Announcement of winners - 2019 Eisenstein Essay Prize

The 2019 Eisenstein Committee was very impressed with all of the submissions for this year's Elizabeth Eisenstein Essay Prize, jointly funded by NCIS and Professor Eisenstein's family. We truly had an embarrassment of riches from which to make our selections.  Given the broad range of fields, and the high quality of all submissions, the decision was quite difficult, but after due deliberation we are pleased to announce that this year the winning paper is Boria Sax, "When Adam and Eve Were Monkeys: Anthropomorphism, Zoomorphism and Other Ways of Looking at Animals" in The Routledge Companion to Animal-Human History, ed. Hilda Kean and Philip Howell (London: Routledge, 2019), pp. 273-297, while the runner-up is Stephanie Harp's “Stories of a Lynching: Accounts of John Carter, 1927” in Bullets and Fire: Lynching and Authority in Arkansas, 1840-1950, ed. Guy Lancaster. (University of Arkansas Press, 2018), pp. 195-221.
 
Joan Cunningham, Ph.D.,
Chair, 2019 Eisenstein Committee
 
Both Boria and Stephanie are longstanding members of NCIS, and indeed Boria previously won the Eisenstein Prize back in 2010! Our heartiest congratulations to both of them. Boria Sax, Ph.D. is the author of seventeen books, which have been translated into many languages and won awards for scholarship, as well as hundreds of shorter pieces. He currently teaches in the graduate program of Mercy College, as well as at Sing Sing Correctional Facility. His most recent book is Dinomania: Why We Love, Fear and are Utterly Fascinated by Dinosaurs (Reaktion Books 2018), and he is currently working on a cultural history of birds. Stephanie Harp, M.A. is a professionally trained researcher, interviewer, and historian with over thirty years of experience in writing, journalism, public relations, education, and arts administration. She holds a master’s degree in U.S. history, focused on racist violence in the South, and her essay about John Carter’s death “On Being Involved” appears in Slavery’s Descendants: Shared Legacies of Race and Reconciliation (Rutgers University Press, 2019). She owns HarpWorks Writing, which serves the commercial and nonprofit sectors, and to individuals, specializing in the arts and humanities, social services, and social justice. (www.HarpWorksWriting.com)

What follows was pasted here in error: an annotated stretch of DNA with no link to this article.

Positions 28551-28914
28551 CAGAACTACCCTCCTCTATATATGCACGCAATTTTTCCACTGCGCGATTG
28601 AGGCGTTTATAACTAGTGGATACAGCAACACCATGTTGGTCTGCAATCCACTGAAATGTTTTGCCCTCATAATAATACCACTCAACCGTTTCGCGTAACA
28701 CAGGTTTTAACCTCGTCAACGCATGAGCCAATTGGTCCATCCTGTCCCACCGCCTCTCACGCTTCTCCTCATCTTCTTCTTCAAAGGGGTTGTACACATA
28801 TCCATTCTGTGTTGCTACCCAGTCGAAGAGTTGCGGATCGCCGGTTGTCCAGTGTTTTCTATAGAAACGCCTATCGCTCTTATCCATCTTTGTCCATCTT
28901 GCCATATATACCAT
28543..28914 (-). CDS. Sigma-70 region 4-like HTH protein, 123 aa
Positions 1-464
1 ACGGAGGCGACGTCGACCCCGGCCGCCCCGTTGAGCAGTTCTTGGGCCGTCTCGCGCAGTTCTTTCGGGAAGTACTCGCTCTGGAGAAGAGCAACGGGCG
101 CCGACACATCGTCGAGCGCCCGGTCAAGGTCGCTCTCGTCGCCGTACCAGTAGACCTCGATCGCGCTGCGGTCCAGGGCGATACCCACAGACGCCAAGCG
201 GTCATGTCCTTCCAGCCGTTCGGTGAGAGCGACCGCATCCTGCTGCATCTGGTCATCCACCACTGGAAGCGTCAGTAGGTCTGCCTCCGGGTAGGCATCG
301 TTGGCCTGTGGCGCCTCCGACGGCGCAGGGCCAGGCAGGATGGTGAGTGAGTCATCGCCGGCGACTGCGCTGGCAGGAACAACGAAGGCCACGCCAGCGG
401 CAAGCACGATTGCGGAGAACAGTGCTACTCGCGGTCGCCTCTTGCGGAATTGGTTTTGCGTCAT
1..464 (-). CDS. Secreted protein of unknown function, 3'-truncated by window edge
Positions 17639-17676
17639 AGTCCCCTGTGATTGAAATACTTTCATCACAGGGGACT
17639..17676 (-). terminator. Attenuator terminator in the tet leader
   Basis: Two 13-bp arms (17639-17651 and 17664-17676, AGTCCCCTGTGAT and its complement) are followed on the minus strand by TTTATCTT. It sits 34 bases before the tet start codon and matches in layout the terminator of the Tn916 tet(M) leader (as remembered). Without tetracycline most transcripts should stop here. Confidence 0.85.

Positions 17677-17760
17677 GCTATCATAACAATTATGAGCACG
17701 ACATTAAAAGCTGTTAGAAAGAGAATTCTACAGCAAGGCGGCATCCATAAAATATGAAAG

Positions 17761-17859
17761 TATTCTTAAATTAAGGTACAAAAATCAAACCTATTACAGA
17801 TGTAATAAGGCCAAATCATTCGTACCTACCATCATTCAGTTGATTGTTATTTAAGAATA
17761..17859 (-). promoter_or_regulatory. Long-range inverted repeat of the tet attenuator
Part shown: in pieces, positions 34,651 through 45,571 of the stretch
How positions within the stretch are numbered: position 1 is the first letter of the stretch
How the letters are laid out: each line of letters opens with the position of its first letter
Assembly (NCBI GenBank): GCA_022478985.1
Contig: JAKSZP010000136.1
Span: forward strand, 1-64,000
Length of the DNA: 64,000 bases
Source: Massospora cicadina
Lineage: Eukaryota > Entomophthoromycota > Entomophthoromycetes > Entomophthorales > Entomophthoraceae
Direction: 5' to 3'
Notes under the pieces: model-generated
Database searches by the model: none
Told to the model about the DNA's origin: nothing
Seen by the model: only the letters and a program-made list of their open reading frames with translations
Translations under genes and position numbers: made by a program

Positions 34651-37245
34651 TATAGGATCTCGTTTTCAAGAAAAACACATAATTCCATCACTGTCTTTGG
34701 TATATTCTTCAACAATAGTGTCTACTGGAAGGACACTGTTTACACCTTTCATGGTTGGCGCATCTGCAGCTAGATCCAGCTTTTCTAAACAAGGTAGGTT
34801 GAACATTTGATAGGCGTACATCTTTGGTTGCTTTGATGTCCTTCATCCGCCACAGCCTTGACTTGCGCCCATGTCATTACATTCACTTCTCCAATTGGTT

The Elizabeth Eisenstein Prize is awarded annually for the best academic journal article or book chapter published within the last two years by a member of NCIS in a peer-reviewed journal or edited academic book. The Eisenstein Prize brings the winner an honorarium of $350, while the runner-up also benefits from the kudos of their success. Subject to the relevant permissions, the winning essay will be reprinted in The Independent Scholar. The Eisenstein Prize was established in April 1993 and is named for Elizabeth Lewisohn Eisenstein (1923–2016), professor of History at American University and the University of Michigan, and mother of Margaret DeLacy, one of NCIS’s founders, in recognition of Professor Eisenstein's long-standing support of NCIS. We accept submissions throughout the year, but the deadline is April 30 each year. For more information on eligibility and submission for the 2020 Prize, go to https://www.ncis.org/grants.
 
 

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